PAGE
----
Child of worker hurt in Georgia blast launches 'charming' fundraiser

Morgan Seckinger and her classmates sell donated charms to aid workers injured in the Imperial Sugar refinery blast.

By , Associated Press

Days after the deadly explosion at the sugar refinery where her father worked, 9-year-old Morgan Seckinger went back to school – smiling, as usual, with her long blond ponytail bobbing to the bounce in her walk. Her fourth-grade teacher couldn't believe it.

"I said 'Morgan, was your daddy hurt in the explosion?' " said Stacie Ortiz, Morgan's teacher at Ebenezer Elementary School. "And she said 'Yes, ma'am, but they took him to the hospital and he's going to be fine.'"

Paul Seckinger, a single father who has custody of Morgan, was at a burn center in Augusta while Morgan was left in the care of her great-grandparents.

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Ms. Ortiz enlisted Morgan for a special project one that would raise money to help her father and other victims of the Feb. 7 explosion and fire at the Imperial Sugar refinery near Savannah.

Morgan jumped at her teacher's idea.

"I feel like I'm doing something to help somebody," Morgan said.

Ortiz had noticed Morgan's shoes, the popular plastic Crocs clogs that are pocked with holes. Morgan had several small charms that plugged into the holes for decoration.

Ortiz wondered: What if someone made similar charms using the red, white, and blue logo for Dixie Crystals, the brand of sugar produced at the refinery, that the class could sell to raise money?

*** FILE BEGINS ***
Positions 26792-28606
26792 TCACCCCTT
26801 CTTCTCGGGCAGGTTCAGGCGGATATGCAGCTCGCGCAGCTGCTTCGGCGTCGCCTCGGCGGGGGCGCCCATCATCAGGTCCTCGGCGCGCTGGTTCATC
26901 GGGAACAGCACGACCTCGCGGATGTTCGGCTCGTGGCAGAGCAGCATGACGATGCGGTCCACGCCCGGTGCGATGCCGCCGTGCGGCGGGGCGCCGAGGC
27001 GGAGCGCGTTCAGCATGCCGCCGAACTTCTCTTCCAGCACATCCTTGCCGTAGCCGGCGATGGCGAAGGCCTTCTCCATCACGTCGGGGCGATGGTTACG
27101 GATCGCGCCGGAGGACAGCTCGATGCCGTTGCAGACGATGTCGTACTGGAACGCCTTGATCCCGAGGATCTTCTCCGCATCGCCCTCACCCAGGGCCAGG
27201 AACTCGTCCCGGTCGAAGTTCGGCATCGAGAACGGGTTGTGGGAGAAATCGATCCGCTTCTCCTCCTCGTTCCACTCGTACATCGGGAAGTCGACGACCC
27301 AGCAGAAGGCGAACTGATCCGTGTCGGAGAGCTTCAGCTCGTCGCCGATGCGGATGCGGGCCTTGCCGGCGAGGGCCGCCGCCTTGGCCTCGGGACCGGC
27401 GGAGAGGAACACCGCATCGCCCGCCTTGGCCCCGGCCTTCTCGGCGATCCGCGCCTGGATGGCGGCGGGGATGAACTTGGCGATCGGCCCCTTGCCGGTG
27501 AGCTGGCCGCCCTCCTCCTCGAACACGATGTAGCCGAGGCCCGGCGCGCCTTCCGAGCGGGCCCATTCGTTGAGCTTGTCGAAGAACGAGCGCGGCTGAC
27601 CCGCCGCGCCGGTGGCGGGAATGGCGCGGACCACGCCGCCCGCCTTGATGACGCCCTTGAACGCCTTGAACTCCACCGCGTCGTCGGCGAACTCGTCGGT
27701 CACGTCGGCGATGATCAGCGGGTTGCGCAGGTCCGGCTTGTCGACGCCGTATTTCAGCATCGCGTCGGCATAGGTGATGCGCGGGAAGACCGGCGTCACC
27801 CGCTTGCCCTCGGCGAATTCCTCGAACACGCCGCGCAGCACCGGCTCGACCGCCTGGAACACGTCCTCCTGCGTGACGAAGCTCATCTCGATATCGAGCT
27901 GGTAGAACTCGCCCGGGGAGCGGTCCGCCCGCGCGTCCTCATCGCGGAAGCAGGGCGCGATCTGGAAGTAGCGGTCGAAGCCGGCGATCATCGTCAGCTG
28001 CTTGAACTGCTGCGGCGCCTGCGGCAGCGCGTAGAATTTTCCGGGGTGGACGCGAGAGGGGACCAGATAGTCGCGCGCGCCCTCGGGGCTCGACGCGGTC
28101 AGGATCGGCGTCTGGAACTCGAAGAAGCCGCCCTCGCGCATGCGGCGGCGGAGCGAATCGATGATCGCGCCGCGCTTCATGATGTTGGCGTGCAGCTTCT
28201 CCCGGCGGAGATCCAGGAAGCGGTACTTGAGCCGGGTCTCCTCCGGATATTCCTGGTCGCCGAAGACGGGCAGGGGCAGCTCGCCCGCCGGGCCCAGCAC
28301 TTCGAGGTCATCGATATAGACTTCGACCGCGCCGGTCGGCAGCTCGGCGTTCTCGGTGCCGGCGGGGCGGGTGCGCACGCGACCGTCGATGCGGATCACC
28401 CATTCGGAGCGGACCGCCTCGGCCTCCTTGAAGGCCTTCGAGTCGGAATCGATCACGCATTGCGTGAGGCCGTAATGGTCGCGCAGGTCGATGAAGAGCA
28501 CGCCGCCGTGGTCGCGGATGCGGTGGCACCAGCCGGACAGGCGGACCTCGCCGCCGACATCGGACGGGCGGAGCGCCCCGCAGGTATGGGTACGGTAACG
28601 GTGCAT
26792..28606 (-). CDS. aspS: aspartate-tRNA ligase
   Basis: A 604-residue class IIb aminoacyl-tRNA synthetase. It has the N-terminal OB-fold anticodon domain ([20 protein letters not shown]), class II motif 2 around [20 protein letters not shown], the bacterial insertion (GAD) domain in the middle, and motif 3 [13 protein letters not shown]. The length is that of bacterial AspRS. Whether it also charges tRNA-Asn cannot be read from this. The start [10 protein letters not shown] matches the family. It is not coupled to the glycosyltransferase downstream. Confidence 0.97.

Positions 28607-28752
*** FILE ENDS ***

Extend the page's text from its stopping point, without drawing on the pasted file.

Imperial Sugar gave its permission to use the logo. The manufacturer of the shoe charms, Colorado-based Crocs subsidiary Jibbitz, agreed to produce 1,000 of the postage stamp-sized charms for free.

Morgan did her part, phoning boutiques and gift shops in Effingham County, just west of Savannah, to ask if they would stock the charms. She also went to print shops to enlist them in making fliers.

She stayed after school to make posters and to package each of the 1,000 charms.

On Saturday, Morgan and her classmates began selling them for $5 apiece at tables set up outside banks.

Morgan's grandmother, Karen Seckinger, said they sold 800 in about 30 minutes and made plans to order a new batch.

The money will go to the refinery families who have placed their lives and jobs on hold to stay near their loved ones at the burn center.

"I think we'll probably sell a lot of them," Morgan said. "I've told a bunch of people about them."

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